Bad foods for chickens:

  • Sweets – candy, chocolate, desserts
  • Leaves from tomato plants, potato plants, and rhubarb
  • Citrus fruits
  • Onions
  • Caffeine or alcohol
  • Fried foods
  • Uncooked beans, pasta, or rice
  • Junk food and highly processed foods

4. Using the wrong bedding/litter

This tends to start when the chickens are wee little chicks. It’s tempting to use whatever you have lying around as bedding in the brooder box but the wrong bedding can not only be messier, it can also cause irreparable damage to your chickens.

The brooder box should never be lined with flat newspaper. Not only is this not absorbent, it’s too slippery for chicks feet. When they can’t get traction their legs splay out which can cause permanent deformities such as spraddle leg. Shredded newspaper is not much better as it’s still not very absorbent.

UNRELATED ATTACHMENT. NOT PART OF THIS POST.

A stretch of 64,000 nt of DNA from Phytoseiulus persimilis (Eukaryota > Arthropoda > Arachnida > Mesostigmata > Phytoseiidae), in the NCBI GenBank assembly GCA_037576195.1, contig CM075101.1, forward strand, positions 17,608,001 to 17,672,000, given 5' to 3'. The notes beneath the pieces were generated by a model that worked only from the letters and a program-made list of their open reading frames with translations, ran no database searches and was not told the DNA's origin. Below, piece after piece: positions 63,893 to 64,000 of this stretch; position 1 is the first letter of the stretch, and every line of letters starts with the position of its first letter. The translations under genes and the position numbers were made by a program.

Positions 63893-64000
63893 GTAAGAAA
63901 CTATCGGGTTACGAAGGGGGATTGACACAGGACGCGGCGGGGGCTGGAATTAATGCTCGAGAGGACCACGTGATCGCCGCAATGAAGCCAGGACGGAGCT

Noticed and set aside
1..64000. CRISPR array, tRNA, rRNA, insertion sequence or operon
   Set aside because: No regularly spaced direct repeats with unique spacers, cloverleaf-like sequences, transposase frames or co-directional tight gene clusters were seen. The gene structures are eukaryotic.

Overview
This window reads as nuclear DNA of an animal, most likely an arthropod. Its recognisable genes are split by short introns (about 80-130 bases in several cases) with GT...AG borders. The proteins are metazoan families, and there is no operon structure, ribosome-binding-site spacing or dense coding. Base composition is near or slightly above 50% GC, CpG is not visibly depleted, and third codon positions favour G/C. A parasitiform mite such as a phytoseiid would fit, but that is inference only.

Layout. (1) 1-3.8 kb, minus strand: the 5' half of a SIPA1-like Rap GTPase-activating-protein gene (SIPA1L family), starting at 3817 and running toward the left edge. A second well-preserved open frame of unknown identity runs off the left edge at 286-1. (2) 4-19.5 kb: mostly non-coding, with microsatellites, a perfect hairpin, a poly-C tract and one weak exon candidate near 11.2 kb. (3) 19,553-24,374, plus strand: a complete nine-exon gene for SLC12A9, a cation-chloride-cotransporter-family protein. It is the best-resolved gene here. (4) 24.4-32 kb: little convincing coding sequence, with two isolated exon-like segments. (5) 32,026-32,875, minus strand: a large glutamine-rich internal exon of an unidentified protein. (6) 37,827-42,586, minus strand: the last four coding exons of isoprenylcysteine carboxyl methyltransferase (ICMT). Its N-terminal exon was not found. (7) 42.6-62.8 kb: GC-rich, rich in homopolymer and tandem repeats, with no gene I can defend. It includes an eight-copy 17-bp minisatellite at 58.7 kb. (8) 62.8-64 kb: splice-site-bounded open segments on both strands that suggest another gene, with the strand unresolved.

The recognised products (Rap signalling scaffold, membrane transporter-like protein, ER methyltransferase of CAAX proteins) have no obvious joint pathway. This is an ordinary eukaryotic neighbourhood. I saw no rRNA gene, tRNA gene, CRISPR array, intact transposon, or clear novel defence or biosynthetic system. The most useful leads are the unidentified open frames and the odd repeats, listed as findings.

Baby chicks standing on flat newspaper is a common chicken keeping mistake.
Using flat newspaper is a huge no-no, and can cause developmental deformities.

Another big no-no is to use cedar bedding for chickens, whether they’re chicks or adults. Cedar is an aromatic wood and constant exposure can cause respiratory issues for your flock.

So what bedding should you use in the chick brooder?

Paper towel works great when the chicks are only a few days old and still learning what’s food and what’s not food. When the chicks are a few weeks old it’s fine to switch to pine shavings, which are very absorbent and easy to clean.

5. Not counting your chickens each night

If you like to free-range your flock every day, it’s essential that you take the time to count them when they put themselves to bed each evening.

Chickens inside a chicken coop.